Three Springs Fruit Farm

Posted 8/2/2010 4:51pm by Ben Wenk.

Your last chance to mold our little fruit stand at your favorite farmers market in accordance with your will!  It'll only take a moment - I'll leave it up for a few more weeks and then share the results!

Posted 7/22/2010 12:52pm by Ben Wenk.

While scouting our orchards for pests and diseases, I came upon this interesting apple anomoly in our Crimson Gala block on the Weaner Farm.  Consider this pic something akin to Jon Stewart's "Moment of Zen".  Enjoy!


conjoined apples!

So I found this about a week later!  A little slower posting it, but interesting none the less:

conjoined yellow cherry tomatoes!

crazy 'mater II

Tags: farm, fruit, oddity
Posted 7/14/2010 1:32pm by Ben Wenk.

peach tree inner monologue

10.  Why can I never remember the last verse of Woody Guthrie's "Dust Bowl Blues"?

9.  What time did you turn the pump on?

8.  Which sections are we irrigating tonight?

7.  When are you going to be done with that pump, I'm gonna need it back.

6.  Did you backflush the lines this morning?

5.  How long should we extend the suction hose?

4.  "How in the heck can I wash my neck if it aint gonna rain no more"

3.  What time did you turn the pump on? (we'd been over this one a lot)

2.  There's a chance we're gonna get some (rain) tomorrow.

1.  When the #&*@%! is it going to rain?


Glad to finally have a little rain!  Can I order a little more for next week?


Posted 7/8/2010 1:53pm by Ben Wenk.

Among the more commonly asked questions at our market stands gets at the heart of an age-old debate.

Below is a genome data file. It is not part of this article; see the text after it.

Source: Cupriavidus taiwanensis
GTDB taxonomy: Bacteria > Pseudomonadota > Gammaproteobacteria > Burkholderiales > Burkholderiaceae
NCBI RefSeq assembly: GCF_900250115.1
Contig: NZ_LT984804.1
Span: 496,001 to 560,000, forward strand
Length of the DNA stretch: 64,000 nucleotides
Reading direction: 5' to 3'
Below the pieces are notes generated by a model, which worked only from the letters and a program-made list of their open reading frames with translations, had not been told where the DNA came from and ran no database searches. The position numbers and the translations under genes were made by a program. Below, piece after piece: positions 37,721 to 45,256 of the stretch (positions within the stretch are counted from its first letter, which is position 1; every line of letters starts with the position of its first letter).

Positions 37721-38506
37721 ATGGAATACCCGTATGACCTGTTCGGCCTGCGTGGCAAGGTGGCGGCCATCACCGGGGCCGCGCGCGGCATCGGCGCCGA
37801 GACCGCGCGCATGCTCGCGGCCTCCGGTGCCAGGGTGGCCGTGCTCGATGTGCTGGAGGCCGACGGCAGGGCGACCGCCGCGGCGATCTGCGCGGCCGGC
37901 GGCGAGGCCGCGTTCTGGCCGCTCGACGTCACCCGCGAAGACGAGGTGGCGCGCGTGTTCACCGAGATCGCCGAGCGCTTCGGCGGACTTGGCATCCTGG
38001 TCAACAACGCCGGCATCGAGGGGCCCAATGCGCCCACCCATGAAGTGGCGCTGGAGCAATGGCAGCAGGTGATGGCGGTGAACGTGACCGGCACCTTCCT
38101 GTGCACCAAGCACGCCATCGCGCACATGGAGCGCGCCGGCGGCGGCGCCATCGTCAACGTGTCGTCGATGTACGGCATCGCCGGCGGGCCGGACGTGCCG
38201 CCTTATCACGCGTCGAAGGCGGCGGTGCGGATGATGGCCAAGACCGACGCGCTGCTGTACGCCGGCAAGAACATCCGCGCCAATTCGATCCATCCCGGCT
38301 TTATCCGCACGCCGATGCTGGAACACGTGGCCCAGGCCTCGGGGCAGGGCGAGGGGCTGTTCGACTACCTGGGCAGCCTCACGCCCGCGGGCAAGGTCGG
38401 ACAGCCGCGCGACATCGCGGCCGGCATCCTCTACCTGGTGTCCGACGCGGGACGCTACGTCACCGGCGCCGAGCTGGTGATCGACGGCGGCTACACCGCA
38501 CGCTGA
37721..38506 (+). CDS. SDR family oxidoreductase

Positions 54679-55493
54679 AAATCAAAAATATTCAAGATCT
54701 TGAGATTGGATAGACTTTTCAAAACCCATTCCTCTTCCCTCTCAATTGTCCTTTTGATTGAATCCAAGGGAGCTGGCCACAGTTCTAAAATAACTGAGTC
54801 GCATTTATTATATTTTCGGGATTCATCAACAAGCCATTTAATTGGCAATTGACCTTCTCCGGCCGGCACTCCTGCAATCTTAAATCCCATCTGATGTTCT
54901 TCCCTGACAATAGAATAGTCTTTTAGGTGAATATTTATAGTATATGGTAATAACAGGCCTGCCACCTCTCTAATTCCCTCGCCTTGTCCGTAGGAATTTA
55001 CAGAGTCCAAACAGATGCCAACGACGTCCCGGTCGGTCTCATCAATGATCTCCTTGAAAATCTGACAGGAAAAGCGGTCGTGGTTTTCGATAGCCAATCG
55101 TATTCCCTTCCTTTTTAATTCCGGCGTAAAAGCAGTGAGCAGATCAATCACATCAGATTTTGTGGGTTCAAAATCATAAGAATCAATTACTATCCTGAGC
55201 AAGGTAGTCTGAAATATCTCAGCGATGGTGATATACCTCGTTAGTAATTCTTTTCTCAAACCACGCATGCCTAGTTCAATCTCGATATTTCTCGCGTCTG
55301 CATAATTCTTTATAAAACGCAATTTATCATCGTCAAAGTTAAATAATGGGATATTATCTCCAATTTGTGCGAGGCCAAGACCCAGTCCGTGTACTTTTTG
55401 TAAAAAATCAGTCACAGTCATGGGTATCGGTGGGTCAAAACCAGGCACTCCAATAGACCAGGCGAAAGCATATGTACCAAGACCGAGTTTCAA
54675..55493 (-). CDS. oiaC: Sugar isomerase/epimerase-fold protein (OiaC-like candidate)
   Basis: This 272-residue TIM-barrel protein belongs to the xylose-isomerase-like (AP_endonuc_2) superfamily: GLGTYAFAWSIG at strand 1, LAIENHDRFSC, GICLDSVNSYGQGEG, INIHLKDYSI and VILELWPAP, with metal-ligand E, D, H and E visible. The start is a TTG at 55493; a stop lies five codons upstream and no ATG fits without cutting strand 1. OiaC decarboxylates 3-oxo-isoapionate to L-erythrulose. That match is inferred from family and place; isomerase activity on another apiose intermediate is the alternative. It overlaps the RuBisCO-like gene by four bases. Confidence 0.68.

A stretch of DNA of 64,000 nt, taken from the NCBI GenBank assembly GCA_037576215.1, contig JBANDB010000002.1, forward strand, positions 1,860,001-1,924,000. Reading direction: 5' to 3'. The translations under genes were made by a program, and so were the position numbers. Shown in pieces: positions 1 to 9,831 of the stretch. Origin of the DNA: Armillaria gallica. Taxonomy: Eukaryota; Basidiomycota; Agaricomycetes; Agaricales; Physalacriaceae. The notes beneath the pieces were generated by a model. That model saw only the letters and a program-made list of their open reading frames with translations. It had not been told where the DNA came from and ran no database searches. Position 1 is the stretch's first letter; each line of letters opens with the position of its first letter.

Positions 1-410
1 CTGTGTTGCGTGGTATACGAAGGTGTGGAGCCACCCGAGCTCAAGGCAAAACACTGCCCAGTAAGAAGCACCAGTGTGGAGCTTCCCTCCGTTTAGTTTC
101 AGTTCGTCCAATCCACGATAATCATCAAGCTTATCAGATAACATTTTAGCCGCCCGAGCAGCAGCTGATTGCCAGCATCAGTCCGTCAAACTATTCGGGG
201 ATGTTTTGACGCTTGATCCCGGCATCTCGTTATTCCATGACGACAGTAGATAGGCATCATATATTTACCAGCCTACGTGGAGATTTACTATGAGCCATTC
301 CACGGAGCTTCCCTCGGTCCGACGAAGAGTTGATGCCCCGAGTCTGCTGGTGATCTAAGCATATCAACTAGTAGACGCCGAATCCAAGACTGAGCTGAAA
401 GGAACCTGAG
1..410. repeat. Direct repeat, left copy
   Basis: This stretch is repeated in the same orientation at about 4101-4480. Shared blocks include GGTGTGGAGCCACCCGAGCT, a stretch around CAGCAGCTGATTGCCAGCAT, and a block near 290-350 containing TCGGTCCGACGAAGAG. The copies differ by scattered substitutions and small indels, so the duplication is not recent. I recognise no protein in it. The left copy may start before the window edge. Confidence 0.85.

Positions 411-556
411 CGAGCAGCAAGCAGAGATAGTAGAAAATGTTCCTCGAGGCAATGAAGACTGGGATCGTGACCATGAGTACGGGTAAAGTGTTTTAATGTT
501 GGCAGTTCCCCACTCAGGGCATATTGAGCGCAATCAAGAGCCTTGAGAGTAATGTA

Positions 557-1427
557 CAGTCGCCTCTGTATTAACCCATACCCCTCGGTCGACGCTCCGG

Ok, so I'm exaggerating a little.  Regardless, people wanna know which peaches are sweeter: yellow fleshed peaches or white fleshed peaches?

rising star ripening 2009Peaches come in many shapes and size.  The two most distinguishing features are yellow fleshed or white fleshed.  Peaches can also be clingstone or freestone, but we've got that debate all wrapped up in this entry (link, "Ask A Grower III").  For the purposes of being thorough, I'll add that a few new peach varieties are listed as yellow fleshed and sub acid.  This not withstanding, the main difference between a yellow peach and a white peach is the amount of acid in that peach.

Yellow-fleshed peaches have a rosy red cheek over a soft yellow background color.  These are your "standard" peach varieties - that peach flavor you grew up with.  They are very juicy, very sweet, and have a good acidic, peachy "bite".  If you were using your peaches paired with something sweet like cream, ice cream and they like, you'd definitely go for these peaches.  Yellow peaches are often preferred for baking pies, cobblers, and other similar deserts.

White peaches are commonly a darker, redder cheeked fruit whose background color is a soft, creamy white.  These too are sweet, juicy treats.  The white peaches, contrary to the yellow peaches, will not have that "bite" - that tangy, acidic counterpoint to the sweetness of the peach juices.  Conversely, if you are mixing peaches with a more acidic yogurt - plain yogurt, or a mildly acidic vanilla, you may find you prefer white peaches in these instances.

these donut peaches are white donut peaches!So stop skirting the question, guy!  Which are sweeter?  Well, in the interests of full disclosure, I've always been a "yellow peach guy".  That's the side of the debate I fall on.  White peaches, by virtue of their lack of "bite", will seem sweeter to many.  To me, they're a terrific mix-in after a few weeks of munching my favorite yellow peaches.  And they are terrific if you are pairing them with a little acid.  If you were measuring total sweetness by total sugars, both kinds of peaches would be similar.  The best answer is that the sweetness of a peach is determined more by where it's grown, when it was picked, where it was on the tree, and which variety it came from than white or yellow.  If you think the lack of acid makes them taste sweeter, you're probably right.  If you think yellow peaches are just as sweet as white peaches, but with a little acidic "kick", then you're probably right too!  Try both and choose for yourself!

There's a frequently vague answer to a frequently asked question!

Three Springs Fruit Farm

Posted 7/8/2010 12:14pm by Ben Wenk.